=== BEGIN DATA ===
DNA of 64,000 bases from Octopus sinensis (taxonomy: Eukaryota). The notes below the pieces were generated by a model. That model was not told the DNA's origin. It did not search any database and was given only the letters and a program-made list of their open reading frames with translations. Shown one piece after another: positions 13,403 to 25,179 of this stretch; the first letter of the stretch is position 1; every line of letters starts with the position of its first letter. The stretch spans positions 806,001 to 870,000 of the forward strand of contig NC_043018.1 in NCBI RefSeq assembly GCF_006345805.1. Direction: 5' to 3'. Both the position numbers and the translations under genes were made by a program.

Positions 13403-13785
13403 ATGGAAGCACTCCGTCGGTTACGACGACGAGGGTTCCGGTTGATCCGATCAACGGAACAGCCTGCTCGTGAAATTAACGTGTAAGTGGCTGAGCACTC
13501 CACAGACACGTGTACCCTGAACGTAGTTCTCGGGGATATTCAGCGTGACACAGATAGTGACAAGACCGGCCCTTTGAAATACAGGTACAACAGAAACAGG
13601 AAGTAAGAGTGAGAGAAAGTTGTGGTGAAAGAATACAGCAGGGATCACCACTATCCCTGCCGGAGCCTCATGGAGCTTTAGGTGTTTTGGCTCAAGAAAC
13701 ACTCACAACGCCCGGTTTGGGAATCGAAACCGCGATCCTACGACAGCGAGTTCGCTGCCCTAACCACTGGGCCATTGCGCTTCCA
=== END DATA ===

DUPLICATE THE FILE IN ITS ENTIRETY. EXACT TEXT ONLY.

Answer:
DNA of 64,000 bases from Octopus sinensis (taxonomy: Eukaryota). The notes below the pieces were generated by a model. That model was not told the DNA's origin. It did not search any database and was given only the letters and a program-made list of their open reading frames with translations. Shown one piece after another: positions 13,403 to 25,179 of this stretch; the first letter of the stretch is position 1; every line of letters starts with the position of its first letter. The stretch spans positions 806,001 to 870,000 of the forward strand of contig NC_043018.1 in NCBI RefSeq assembly GCF_006345805.1. Direction: 5' to 3'. Both the position numbers and the translations under genes were made by a program.

Positions 13403-13785
13403 ATGGAAGCACTCCGTCGGTTACGACGACGAGGGTTCCGGTTGATCCGATCAACGGAACAGCCTGCTCGTGAAATTAACGTGTAAGTGGCTGAGCACTC
13501 CACAGACACGTGTACCCTGAACGTAGTTCTCGGGGATATTCAGCGTGACACAGATAGTGACAAGACCGGCCCTTTGAAATACAGGTACAACAGAAACAGG
13601 AAGTAAGAGTGAGAGAAAGTTGTGGTGAAAGAATACAGCAGGGATCACCACTATCCCTGCCGGAGCCTCATGGAGCTTTAGGTGTTTTGGCTCAAGAAAC
13701 ACTCACAACGCCCGGTTTGGGAATCGAAACCGCGATCCTACGACAGCGAGTTCGCTGCCCTAACCACTGGGCCATTGCGCTTCCA